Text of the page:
Difference between revisions of "Reflective decision theory"

From Lesswrongwiki
Jump to: navigation, search
(Created page with "'''Reflective decision theory''' is a term occasionally used to refer to a decision theory which does not cause an agent to regret having used it. Such a regret would be a [[Refl...")
 
Line 1: Line 1:
'''Reflective decision theory''' is a term occasionally used to refer to a decision theory which does not cause an agent to regret having used it. Such a regret would be a [[Reflective inconsistency]], as seen in the [[Causal Decision Theory|Causal Decision Theorist]] who regrets not being able to achieve the optimal result in [[Newcomb's problem]].
+
'''Reflective decision theory''' is a term occasionally used to refer to a decision theory that would allow an agent to take actions in a way that they do not trigger regret. This regret is conceptualized, according to the [[Causal Decision Theory]], as a [[Reflective inconsistency]], a divergence between the agent who took the action and the ''same'' agent reflecting upon it after.
  
 
Many hypothesized [[AGI]]s are expected to be powerful specifically due to an ability to access their own source code and self-modify. Because such an AGI could change its decision algorithm in a situation like Newcomb's Problem, it is necessary to develop a reflectively consistent decision theory to understand the AGI's behavior. Particularly, reflective consistency would be needed to ensure that an AGI preserved a [[Friendly Artificial Intelligence|Friendly]] value system throughout its self-modifications.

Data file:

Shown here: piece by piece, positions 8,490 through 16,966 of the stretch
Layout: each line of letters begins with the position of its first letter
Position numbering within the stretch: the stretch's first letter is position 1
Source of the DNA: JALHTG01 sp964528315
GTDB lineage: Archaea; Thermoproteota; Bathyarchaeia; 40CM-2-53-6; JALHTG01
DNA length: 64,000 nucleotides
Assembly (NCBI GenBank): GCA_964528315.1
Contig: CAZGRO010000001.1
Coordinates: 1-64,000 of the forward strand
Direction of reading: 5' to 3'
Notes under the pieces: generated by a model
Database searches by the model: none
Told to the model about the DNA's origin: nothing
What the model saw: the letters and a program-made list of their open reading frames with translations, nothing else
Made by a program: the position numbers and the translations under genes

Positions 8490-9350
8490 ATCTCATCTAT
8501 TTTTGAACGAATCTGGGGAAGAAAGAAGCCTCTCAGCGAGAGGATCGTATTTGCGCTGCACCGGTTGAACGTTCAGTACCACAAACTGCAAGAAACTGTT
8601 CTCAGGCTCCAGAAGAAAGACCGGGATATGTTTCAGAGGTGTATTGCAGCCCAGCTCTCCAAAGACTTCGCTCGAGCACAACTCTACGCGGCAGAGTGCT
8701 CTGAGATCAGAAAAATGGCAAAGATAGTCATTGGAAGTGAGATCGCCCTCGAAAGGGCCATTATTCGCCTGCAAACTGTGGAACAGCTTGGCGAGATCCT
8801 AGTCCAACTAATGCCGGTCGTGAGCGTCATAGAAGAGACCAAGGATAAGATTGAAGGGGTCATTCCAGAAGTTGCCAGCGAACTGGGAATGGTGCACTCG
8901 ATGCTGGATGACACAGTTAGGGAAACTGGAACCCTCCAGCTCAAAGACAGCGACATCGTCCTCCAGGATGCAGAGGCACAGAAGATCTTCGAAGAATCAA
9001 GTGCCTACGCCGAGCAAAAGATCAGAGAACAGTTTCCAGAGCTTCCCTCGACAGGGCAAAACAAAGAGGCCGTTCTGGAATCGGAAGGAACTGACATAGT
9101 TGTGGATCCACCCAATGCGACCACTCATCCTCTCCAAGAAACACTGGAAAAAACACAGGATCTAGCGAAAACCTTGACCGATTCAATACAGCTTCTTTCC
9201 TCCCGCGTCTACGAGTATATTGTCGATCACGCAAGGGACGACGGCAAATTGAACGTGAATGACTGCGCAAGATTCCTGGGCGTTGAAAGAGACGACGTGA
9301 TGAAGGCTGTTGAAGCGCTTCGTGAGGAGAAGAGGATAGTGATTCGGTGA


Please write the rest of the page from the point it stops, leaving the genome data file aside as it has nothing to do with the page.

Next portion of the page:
Many hypothesized [[AGI]]s are expected to be powerful specifically due to an ability to access their own source code and self-modify. Because such an AGI could change its decision algorithm in a situation like Newcomb's Problem, it is necessary to develop a reflectively consistent decision theory to understand the AGI's behavior. Particularly, reflective consistency would be needed to ensure that an AGI preserved a [[Friendly Artificial Intelligence|Friendly]] value system throughout its self-modifications.

Revision as of 09:40, 7 October 2012

Reflective decision theory is a term occasionally used to refer to a decision theory that would allow an agent to take actions in a way that they do not trigger regret. This regret is conceptualized, according to the Causal Decision Theory, as a Reflective inconsistency, a divergence between the agent who took the action and the same agent reflecting upon it after.

Many hypothesized AGIs are expected to be powerful specifically due to an ability to access their own source code and self-modify. Because such an AGI could change its decision algorithm in a situation like Newcomb's Problem, it is necessary to develop a reflectively consistent decision theory to understand the AGI's behavior. Particularly, reflective consistency would be needed to ensure that an AGI preserved a Friendly value system throughout its self-modifications.

For the reasons above, this is a topic of interest to SIAI's research team. Proposed solutions include Eliezer Yudkowsky's Timeless Decision Theory.


See also

External links